New impaired driving laws take effect in Alberta from today

New impaired driving laws that give police officers more roadside powers came into effect in Alberta on Monday.

Transportation Minister Brian Mason said he hopes the new laws will make Alberta’s roads safer.

He said, “It provides additional tools for law enforcement and additional sanctions which I think will help to reduce the incidence of impaired driving.And I’m very hopeful that it will reduce the incidence of serious injury and death as a result of impaired driving.”


Previous legislation allowed officers to administer tickets for drivers with a blood alcohol level of 0.05 or higher, but now they can issue a 90-day licence suspension.

An earlier law that allowed licences of impaired drivers to be suspended indefinitely was ruled unconstitutional by the Alberta Court of Appeal in May 2017.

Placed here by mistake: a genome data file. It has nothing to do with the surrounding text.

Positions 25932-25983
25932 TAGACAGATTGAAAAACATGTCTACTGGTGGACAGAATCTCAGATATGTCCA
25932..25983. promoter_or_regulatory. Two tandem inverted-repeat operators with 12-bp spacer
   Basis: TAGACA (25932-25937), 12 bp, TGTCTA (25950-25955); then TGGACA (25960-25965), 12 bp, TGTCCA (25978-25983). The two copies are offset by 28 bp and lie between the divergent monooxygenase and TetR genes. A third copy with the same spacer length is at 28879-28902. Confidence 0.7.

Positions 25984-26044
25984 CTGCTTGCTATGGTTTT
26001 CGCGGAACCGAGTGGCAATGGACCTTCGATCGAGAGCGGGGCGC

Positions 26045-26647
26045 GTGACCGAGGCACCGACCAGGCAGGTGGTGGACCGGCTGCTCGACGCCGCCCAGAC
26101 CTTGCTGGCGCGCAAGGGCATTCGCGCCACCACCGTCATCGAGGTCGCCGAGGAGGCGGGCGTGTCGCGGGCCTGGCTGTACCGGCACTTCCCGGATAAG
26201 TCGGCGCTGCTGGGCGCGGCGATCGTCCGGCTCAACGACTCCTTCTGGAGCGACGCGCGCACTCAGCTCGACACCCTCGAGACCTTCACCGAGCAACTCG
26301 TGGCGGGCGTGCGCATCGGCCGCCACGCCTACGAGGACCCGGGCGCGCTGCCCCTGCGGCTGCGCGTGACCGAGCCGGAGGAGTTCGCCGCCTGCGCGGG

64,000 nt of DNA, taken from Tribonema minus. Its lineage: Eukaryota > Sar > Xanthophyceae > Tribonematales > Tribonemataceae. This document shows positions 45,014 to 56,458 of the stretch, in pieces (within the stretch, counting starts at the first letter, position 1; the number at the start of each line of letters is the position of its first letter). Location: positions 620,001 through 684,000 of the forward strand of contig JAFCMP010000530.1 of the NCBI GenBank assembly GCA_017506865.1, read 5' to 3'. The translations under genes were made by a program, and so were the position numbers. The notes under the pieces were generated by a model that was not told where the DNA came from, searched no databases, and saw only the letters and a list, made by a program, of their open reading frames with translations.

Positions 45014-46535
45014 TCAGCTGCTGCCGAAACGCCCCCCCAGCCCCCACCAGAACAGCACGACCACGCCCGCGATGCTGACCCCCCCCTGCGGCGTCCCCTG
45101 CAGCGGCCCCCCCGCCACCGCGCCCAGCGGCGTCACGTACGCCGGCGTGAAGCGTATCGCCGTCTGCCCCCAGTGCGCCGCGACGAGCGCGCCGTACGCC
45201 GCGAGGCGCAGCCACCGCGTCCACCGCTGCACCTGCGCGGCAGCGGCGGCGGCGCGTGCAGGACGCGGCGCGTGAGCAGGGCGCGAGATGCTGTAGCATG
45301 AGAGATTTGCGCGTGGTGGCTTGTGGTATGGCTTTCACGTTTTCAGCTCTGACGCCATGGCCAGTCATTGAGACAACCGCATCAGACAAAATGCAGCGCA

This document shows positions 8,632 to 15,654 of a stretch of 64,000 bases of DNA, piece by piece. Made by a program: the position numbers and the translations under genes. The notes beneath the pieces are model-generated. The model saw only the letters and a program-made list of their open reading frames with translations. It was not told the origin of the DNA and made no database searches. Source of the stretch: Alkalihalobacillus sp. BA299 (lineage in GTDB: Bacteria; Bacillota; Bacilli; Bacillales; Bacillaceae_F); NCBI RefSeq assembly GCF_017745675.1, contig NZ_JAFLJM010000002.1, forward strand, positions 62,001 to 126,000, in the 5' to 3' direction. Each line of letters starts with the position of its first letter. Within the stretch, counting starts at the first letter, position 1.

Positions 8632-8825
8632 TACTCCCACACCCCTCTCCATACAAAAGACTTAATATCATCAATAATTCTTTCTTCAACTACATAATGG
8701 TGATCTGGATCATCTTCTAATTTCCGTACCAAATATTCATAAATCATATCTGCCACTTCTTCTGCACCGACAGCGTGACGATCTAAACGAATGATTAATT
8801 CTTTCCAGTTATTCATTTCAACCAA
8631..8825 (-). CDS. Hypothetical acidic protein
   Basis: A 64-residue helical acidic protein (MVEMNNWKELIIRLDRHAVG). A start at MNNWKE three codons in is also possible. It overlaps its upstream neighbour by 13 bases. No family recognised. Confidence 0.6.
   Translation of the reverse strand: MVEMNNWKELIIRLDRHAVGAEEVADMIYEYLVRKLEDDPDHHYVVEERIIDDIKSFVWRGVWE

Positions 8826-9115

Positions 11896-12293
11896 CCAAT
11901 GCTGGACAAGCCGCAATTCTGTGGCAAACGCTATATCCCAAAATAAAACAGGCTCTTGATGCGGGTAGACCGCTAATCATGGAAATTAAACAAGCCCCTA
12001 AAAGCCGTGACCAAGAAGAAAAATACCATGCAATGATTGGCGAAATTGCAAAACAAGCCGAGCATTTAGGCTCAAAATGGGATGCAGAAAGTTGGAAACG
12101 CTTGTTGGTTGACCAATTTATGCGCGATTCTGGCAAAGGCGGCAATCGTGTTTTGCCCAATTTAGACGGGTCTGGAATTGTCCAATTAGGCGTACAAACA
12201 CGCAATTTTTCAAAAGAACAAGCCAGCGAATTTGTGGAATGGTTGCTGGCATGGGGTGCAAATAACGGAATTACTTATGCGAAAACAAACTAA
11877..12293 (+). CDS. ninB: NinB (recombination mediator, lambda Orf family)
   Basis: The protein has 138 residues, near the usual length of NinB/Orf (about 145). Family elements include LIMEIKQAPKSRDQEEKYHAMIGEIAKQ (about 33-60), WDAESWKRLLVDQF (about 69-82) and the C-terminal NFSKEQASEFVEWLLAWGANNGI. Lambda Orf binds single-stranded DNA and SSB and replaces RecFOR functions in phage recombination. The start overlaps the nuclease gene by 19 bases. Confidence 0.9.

With the new legislation, a 90-day licence suspension will be followed by a one-year ignition interlock program, in which drivers will have to pass an in-car breathalyzer test before starting their vehicles.

The law also introduces zero tolerance for cannabis for drivers with a learner or probationary licence. Once federal cannabis legislation is approved, there will be specific limits introduced for drivers with regular licences.

Beaumont resident Sheri Arsenault, whose son Bradley was killed by a drunk driver in 2011, said she doesn’t have any problems with the changes introduced Monday, but fears they will lay the groundwork for Alberta to follow in the footsteps of British Columbia.

“There will be more people willing to drive impaired because the sanctions are less severe,” she said. “There’s no criminal record attached, and to me, that is the biggest deterrent.”

Edmonton lawyer Shannon Gunn Emery, who handles impaired driving cases, said decriminalizing impaired driving would be a financially motivated move that could help clear out Alberta’s court system.